David Gawthorpe, deputy team leader, development plans team, explained that his team was responsible for writing the council’s planning policies. At present the council had two adopted planning policies: the core strategy and the development management local plan. All planning authorities were required to publish a monitoring report on the operation of their planning policies at least annually. The monitoring report included key indicators, and covered areas such as sustainability, performance against benchmarks, the adoption of neighbourhood plans and thee duty to cooperate with neighbouring planning authorities.
Mr Gawthorpe explained that the council had a target of 1031 new homes per year. The number of homes completed in 2014-15 was 1147, which exceeded the target, and although it was 8 less than 2013-4 it was significantly higher than the 422 homes completed in 2012-13. The number of homes given planning permission in 2014-15 was 4774, which was a significant drop on the 6563 approved in 2013-14, however, this figure was inflated because of the massive nature of the Earl’s Court scheme which had been approved in that year.
Only 11 percent of the units approved, and 18 percent of those completed, were classed as affordable, compared to a target of 40 percent. These figures had been reduced by developers making use of viability assessments which allowed them not to provide affordable housing. 68 percent of permitted conversions created flats with two or more bedrooms, which provided the borough with more family sized accommodation.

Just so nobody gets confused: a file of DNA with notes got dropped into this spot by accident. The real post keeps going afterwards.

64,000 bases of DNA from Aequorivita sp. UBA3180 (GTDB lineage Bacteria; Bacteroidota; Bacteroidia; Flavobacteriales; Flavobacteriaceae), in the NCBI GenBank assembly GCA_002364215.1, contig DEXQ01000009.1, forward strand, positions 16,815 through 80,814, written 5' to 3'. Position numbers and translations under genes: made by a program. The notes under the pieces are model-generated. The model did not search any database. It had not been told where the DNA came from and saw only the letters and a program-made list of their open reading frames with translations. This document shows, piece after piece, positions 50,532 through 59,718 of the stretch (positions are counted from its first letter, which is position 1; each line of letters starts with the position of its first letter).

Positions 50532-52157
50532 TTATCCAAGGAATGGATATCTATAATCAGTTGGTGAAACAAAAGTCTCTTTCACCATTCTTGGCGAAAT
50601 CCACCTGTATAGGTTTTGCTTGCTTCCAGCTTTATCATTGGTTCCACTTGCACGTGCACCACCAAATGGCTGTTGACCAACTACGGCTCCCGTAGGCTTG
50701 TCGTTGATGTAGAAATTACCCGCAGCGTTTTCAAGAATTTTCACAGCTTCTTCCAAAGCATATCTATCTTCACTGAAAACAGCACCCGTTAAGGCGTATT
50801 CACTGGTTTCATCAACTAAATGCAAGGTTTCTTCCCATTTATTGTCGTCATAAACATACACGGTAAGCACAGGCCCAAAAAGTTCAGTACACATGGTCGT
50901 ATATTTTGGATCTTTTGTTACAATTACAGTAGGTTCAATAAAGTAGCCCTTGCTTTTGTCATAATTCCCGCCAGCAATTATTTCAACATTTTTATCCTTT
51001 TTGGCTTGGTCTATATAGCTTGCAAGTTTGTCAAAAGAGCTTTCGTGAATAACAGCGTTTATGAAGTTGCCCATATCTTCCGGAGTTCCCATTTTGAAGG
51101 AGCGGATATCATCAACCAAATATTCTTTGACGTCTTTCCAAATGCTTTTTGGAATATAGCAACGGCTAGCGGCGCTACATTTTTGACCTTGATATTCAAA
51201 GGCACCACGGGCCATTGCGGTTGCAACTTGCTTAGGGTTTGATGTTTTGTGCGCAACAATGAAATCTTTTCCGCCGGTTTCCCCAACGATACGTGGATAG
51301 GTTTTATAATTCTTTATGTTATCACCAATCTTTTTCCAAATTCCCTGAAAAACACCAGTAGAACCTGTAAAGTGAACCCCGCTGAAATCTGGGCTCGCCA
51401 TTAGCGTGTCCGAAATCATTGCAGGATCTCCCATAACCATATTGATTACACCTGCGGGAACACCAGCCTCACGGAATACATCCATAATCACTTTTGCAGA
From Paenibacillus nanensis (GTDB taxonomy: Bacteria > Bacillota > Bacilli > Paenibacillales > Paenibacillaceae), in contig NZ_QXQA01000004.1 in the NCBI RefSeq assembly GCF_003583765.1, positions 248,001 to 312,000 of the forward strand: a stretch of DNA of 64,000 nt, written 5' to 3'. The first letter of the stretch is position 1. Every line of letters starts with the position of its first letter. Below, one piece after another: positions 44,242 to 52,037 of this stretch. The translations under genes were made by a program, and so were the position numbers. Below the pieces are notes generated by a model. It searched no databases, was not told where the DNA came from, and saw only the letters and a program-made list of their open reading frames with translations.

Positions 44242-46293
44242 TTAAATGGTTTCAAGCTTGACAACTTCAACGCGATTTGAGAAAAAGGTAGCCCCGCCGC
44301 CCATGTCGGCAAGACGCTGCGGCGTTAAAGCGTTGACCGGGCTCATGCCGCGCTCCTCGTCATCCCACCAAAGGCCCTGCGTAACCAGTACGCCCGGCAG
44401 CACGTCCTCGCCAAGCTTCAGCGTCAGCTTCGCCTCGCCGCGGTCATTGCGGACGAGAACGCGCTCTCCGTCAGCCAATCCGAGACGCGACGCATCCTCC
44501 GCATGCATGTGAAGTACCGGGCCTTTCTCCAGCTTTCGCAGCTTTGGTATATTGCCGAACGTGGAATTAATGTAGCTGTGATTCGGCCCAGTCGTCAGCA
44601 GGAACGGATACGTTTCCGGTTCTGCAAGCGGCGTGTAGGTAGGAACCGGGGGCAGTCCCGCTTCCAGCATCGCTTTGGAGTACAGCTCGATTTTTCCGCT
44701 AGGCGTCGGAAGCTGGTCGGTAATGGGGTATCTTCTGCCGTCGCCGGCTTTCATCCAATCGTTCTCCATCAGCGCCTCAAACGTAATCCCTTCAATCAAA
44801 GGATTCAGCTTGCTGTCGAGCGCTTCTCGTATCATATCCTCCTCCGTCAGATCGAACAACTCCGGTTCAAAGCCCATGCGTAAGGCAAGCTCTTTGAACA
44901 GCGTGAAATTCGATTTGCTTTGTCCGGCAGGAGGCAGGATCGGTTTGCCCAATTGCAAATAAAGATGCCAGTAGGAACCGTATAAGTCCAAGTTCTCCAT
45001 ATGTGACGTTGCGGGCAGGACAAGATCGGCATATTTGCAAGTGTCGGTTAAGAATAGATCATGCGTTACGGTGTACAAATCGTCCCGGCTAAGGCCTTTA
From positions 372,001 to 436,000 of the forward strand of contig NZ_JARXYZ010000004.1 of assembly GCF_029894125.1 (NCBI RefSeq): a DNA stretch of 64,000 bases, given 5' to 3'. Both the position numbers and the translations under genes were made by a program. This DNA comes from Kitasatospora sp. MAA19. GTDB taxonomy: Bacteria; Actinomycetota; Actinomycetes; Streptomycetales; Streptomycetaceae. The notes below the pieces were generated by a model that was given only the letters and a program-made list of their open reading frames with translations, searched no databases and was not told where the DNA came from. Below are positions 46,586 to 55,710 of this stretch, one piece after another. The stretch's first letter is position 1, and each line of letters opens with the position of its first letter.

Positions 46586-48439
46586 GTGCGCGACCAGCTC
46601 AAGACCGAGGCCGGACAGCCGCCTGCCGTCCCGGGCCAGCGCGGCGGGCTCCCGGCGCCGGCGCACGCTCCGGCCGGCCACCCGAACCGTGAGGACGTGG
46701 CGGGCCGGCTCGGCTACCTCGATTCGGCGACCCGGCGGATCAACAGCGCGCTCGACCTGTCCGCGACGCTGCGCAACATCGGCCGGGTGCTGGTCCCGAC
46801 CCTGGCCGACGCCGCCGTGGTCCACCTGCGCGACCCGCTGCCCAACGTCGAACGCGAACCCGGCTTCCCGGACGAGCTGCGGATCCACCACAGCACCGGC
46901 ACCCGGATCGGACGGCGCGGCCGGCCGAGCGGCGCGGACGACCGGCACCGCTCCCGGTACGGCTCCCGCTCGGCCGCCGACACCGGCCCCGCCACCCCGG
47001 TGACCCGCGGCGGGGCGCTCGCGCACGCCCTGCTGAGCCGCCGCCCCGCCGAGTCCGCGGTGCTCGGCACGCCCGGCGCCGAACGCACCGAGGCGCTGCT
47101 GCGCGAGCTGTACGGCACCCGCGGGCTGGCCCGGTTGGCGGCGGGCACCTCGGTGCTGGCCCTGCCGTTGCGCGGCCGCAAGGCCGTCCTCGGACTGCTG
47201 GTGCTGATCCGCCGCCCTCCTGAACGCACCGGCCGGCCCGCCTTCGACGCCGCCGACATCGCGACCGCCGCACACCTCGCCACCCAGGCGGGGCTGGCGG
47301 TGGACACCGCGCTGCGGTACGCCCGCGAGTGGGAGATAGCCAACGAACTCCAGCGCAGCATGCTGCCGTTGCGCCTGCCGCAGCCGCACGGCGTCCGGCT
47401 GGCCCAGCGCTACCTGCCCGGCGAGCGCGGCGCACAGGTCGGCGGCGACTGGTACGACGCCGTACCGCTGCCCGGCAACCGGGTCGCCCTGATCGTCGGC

The employment rate had increased to 77 percent, whilst the number of working age people on out of work benefits had fallen from 2.5 percent to just 1.8 percent.
Environmental indicators were good, with the amount of carbon dioxide generated per capita falling from 5.6 tonnes in 2013-14 to 5.4 tonnes in 2014-15. On site renewable energy generation continued to be included in applications. Usage of private transport, such as cars and motorbikes, had fallen over the year, whilst the proportion of trips made by public transport had increased.
Councillor Dewhirst asked when planning permission had been granted for the homes counted in the figures for 2014-15, as he recognised that some of the schemes had been submitted well before April 2014. David Gawthorpe explained that the date used was the date the decision notice was issued, which might be much later than the Planning and Development Control Committee meeting which gave approval for the development as S.106 agreements were debated before a decision was issued.
A resident asked whether the council knew if the family sized homes being built were being bought and lived in by families. David Gawthorpe said that this was not monitored; he explained that the Mayor of London’s definition for family sized homes was used as the basis for the indicator. He confirmed that HMOs would not be counted as family sized accommodation.
Councillor Harcourt noted the good work the borough was doing to promote cycling and asked whether the shift towards cycling was monitored in the report. David Gawthorpe agreed to look into this.